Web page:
Everyday Life as a Contemporary Carnival

South Park can be viewed as a representation of the contemporary social system. The fears and problems that fourth-grade children, the main characters of the animated series, encounter in each episode are familiar to the viewers of South Park. The characters face the fear of global terrorism, AIDS, homosexuality, drug addiction, corporate capitalism, sexual harassment, and molestationfears which, towards the end of each epi33.1 Fall 2010


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sode, are downgraded through laughter. The act of crowning and decrowning, as well as other aforementioned carnivalesque features, creates a carnivalesque atmosphere. This atmosphere generates a new form of carnival which represents the contemporary carnival that is part of social life. For Bakhtin, carnival changes over time, and if Medieval carnival was a second life for people, the contemporary carnival is everyday life. South Park reinforces and charges this atmosphere in different ways, such as the behavior and actions of the creators, and the production. These points will be analyzed further in more detail. The shows producers, Trey Parker and Matt Stone, usually appear in public together, and seem inseparable while giving interviews or walking the red carpet. Such fusion of two separate entities creates a grotesque carnivalesque image. Their appearance at the Oscar awards ceremony, in 2000, wearing Gwyneth Paltrows and Jennifer Lopezs dresses can be interpreted as carnivalesque not only because of the involved crossdressing but also because it mocks the society of the spectacle (Debord 1995), branded environment and celebrity culture. Yet, although they ridicule celebrities, they themselves have acquired celebrity status. This contradiction is itself carnivalesque in nature. South Park criticizes existing norms, but, at the same time, it maintains social constructs. As Gournelos (2009) puts it,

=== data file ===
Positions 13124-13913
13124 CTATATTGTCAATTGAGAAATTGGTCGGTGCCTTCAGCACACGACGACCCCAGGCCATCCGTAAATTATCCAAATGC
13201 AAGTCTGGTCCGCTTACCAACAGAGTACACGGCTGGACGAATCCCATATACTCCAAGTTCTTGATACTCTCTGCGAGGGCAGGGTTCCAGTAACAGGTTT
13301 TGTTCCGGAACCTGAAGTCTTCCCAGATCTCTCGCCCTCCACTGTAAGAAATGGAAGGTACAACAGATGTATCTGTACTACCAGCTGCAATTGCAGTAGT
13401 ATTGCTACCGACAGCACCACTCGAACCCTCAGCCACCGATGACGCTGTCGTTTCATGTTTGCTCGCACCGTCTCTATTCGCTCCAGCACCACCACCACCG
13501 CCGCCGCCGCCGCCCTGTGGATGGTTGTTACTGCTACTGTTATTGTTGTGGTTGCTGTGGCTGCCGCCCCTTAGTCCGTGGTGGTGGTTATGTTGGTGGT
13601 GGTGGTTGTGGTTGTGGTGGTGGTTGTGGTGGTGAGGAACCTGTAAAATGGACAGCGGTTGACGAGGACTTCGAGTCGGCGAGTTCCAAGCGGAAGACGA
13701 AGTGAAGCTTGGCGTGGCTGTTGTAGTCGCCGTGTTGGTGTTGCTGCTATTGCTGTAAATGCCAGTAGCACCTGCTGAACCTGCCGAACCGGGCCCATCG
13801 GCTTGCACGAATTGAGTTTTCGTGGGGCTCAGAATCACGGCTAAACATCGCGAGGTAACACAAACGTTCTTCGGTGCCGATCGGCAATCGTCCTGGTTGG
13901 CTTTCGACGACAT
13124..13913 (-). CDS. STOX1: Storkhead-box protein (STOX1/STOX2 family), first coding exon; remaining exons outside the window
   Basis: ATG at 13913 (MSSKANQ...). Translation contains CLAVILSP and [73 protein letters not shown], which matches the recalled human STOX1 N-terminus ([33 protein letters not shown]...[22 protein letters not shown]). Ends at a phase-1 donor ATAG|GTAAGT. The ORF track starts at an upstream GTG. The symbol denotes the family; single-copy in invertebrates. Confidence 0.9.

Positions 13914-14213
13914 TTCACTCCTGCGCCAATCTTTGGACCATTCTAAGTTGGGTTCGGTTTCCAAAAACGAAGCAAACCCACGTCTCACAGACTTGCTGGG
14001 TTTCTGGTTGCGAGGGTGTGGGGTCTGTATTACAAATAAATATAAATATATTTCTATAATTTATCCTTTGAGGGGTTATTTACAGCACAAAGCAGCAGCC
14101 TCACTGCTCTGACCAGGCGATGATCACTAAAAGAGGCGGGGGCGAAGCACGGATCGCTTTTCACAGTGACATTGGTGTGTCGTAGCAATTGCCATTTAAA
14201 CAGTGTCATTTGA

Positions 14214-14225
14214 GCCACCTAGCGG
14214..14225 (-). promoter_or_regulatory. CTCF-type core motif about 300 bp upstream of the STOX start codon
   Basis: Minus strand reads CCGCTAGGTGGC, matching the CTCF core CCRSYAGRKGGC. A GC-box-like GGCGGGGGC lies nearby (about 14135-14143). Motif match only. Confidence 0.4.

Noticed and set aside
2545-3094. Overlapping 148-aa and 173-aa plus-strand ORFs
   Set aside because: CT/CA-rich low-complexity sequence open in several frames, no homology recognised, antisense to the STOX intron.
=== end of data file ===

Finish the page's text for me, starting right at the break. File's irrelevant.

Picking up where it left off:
South Park is obviously within the arena of dominant cultural production, but it also creates and maintains a critical perspective traditionally associated with alternative culture. (p. 162)

There are two opposite motifs that run through the production of the South Park episodes: the critique of capitalist ideology and millions of dollars generated by the animated series. In 2005,
according to TNS Media Intelligence, it generated $34 million in advertising revenue. In 2004, Comedy Central sold the syndication rights in a deal said to be worth $100 million. But South Parks real value may lie in the future - particularly in new media, where the show performs spectacularly. It dominates the iTunes top 100 television show downloads list. Ampd Mobile, a cell phone service provider, is in discussions to launch a 24/7 South Park channel for its customers. (Leonard, 2006)

Thus, South Park includes oppositional themes: resisting the dominant capitalist ideology and reproducing the capitalist order. This motif re-